The ‘cancellation culture’ caused by Covid-19 is hitting the economy hard, but the inability for event organisers to obtain to coronavirus cover is still stifling this sector – Blanc believes it’s time for the insurance industry to lean on the government for a solution

Aston Lark group chief executive Peter Blanc has declared that “Pandemic Re needs to get up and running” in order to mitigate the detrimental economic impact of the coronavirus crisis on the events sector, as organisers struggle to secure insurance coverage for Covid-19.

Speaking exclusively to Insurance Times, Blanc said the UK is currently in the grip of “a complete cancellation culture, where everything’s continually being cancelled and no-one can actually take the risk of arranging anything now because they can’t buy insurance against Covid”.

Although many other sectors, such as retail and hospitality, have been able to re-start operations as government restrictions have been eased, the events sector is still dragging its feet due to the “huge amount of upfront costs that goes into these events” juxtaposed with the potential threat of further localised lockdowns and the possibility of stricter measures being reintroduced – this makes event planning particularly perilous.

Blanc said that this situation is not beneficial for the economy and that “Pandemic Re needs to get up and running” so that there is “a solution going forward”.

He continued: “There is just a huge amount of upfront costs that goes into these events and, up until now, you used to be able to buy cancellation, curtailment insurance against all that sort of exposure. Right now, if you were arranging an event for next summer, it still feels like toss of a coin as to whether it can happen or not and you can’t buy insurance against that cancellation, so people are just going to err on the side of caution and not arrange anything.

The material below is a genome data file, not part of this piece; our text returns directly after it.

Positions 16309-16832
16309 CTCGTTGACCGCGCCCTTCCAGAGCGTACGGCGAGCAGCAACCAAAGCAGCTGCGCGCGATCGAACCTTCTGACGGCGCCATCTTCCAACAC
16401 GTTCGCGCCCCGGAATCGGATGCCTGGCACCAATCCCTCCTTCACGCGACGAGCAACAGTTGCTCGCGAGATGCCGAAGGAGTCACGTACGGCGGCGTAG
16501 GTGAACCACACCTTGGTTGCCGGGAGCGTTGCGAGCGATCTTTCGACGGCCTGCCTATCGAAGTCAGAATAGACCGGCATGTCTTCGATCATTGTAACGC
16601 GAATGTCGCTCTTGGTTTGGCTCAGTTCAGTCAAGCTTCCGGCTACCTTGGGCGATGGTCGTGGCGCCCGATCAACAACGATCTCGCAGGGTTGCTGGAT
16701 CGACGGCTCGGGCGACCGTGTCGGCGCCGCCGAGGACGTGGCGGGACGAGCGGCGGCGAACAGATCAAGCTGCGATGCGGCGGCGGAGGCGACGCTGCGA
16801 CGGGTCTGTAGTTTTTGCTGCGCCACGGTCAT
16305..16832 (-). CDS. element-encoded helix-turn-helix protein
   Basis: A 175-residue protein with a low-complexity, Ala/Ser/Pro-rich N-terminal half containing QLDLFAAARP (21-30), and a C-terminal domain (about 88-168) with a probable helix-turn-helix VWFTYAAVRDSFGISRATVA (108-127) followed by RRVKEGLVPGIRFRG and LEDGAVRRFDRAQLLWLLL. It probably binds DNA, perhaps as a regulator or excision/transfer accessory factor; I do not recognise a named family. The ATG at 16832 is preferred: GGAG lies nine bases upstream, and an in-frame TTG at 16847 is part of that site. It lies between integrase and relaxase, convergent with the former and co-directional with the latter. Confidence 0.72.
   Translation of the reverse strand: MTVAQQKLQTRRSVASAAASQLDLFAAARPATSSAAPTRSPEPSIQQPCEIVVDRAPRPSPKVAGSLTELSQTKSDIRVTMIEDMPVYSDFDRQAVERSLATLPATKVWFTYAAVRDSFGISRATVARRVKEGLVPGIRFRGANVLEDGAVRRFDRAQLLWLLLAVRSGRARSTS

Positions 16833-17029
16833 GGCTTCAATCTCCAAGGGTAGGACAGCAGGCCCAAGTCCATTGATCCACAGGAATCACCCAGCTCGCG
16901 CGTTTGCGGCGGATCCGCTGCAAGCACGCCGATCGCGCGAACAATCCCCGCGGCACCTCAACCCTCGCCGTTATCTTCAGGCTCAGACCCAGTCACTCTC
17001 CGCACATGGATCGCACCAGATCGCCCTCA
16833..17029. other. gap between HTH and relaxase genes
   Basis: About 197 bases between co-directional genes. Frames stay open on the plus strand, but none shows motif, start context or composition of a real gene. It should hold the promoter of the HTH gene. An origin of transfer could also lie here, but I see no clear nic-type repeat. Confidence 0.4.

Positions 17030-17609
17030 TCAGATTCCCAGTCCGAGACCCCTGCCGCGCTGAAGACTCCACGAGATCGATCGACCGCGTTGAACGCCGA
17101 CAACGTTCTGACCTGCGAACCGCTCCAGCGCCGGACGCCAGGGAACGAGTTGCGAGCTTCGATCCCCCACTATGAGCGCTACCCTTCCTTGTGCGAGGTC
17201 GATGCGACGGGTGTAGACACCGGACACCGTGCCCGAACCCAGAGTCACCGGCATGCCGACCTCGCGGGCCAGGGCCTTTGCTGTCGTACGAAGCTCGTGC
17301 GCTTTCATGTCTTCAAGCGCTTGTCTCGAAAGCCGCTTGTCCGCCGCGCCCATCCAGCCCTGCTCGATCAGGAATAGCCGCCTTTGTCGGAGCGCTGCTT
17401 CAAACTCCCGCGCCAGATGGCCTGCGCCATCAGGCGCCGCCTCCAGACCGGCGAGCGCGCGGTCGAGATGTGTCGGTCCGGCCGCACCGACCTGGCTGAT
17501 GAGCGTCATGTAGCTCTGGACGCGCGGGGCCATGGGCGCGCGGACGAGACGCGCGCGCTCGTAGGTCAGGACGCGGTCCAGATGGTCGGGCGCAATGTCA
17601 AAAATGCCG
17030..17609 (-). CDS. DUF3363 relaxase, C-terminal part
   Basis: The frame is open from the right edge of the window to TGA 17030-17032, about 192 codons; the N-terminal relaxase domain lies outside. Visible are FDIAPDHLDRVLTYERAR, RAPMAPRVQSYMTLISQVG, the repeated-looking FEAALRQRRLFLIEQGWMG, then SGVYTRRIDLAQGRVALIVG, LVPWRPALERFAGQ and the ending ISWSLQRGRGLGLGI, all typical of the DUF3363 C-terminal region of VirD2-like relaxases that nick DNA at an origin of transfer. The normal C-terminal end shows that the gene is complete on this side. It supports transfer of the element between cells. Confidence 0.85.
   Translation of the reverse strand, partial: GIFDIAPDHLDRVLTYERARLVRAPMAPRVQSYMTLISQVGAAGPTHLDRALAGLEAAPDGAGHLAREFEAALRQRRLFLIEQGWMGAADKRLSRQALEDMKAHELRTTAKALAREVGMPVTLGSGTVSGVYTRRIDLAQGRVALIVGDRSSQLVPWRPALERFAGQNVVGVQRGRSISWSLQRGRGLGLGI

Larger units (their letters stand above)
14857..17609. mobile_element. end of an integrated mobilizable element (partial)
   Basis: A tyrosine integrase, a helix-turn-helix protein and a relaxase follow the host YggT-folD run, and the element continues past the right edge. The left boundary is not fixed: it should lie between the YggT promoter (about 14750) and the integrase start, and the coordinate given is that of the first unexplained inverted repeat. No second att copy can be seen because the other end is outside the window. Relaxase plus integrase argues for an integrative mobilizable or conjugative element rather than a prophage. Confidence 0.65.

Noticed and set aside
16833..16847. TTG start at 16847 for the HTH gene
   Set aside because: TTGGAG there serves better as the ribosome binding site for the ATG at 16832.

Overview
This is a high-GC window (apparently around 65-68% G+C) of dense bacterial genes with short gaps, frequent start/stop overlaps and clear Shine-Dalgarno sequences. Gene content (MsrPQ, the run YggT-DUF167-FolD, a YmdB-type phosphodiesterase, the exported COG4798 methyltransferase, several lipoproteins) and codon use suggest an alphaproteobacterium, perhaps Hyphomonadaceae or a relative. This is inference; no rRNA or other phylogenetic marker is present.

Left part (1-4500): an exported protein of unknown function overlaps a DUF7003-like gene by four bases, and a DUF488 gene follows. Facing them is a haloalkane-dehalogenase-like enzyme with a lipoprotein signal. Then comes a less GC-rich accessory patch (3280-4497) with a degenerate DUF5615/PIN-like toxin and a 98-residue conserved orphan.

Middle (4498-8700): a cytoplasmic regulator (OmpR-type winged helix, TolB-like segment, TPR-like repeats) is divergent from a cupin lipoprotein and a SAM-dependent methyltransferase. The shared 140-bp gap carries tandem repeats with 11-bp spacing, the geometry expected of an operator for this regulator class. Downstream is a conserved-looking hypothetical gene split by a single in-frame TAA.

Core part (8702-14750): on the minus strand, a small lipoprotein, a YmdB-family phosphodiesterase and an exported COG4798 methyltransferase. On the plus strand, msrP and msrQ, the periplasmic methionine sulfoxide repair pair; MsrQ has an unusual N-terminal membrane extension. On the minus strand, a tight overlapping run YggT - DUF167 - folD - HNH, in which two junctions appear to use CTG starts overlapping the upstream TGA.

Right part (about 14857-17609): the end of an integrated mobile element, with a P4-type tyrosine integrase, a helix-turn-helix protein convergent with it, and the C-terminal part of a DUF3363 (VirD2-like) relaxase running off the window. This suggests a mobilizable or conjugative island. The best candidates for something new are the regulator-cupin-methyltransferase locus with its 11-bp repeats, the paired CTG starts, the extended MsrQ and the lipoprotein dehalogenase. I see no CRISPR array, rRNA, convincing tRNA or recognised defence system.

“As a country, that’s not great and it would be really helpful if the government and/or the insurance industry, or a combination of the two can actually start coming up with some solutions – that’s what insurance is for, to enable business to take risk. And businesses have got to be able to take risk and they’ve got to know that they can do it and be protected.

“The reaction of insurers in removing Covid from public liability policies, that really does not help. How can you run a care home next year and not have PL cover for Covid? It’s a great opportunity for insurance to prove it’s worth, but obviously insurance is not a charity. And right now, the situation does feel so fragile as far as cancellation is concerned, but I wonder whether we can lean on the government – without cancellation cover, no event is going to happen. No-one’s going to book exhibitions, no-one’s going to book conferences, no-one’s going to book any significant leisure event and that’s a huge gap to the economy.

“The government needs to step in and say ‘right, we’re going to provide cancellation cover for events if they do get cancelled by Covid’. I think that would be incredibly helpful and a way forward.”

Insurance taking the lead

For Blanc, “the insurance professionals ought to be the ones actually mentioning this to the government”.

He added that the initiative may not cost as much as the government may fear.

“It would be a damn sight cheaper than furlough and potentially might be free of charge. They could offer the guarantee, they might never have to pay out on it – if a vaccine has been found in time, if the rules have been relaxed, then it might never, ever pay out,” he said.

“It strikes me as being a pretty cheap thing for the government to offer, but it could really get the economy moving.”

Following the models of Pool Re and Flood Re, Pandemic Re has been proposed as a collaborative solution to future pandemics that is supported by both the insurance industry and the government.

There is also the Pandemic Re Steering Group, which first met in April – this body, chaired by Stephen Catlin, chairman and chief executive at Convex, aims to formulate the insurance industry’s response to the current Covid-19 outbreak, as well as improve responses to future pandemics.

The group also includes industry heavyweights such as Jon Dye, chairman of the ABI and chief executive at Allianz Insurance, Stephen Hester, chief executive at RSA, Nick Frankland, UK chief executive for reinsurance solutions at Aon and James Nash, chief executive, international at Guy Carpenter, to name a few.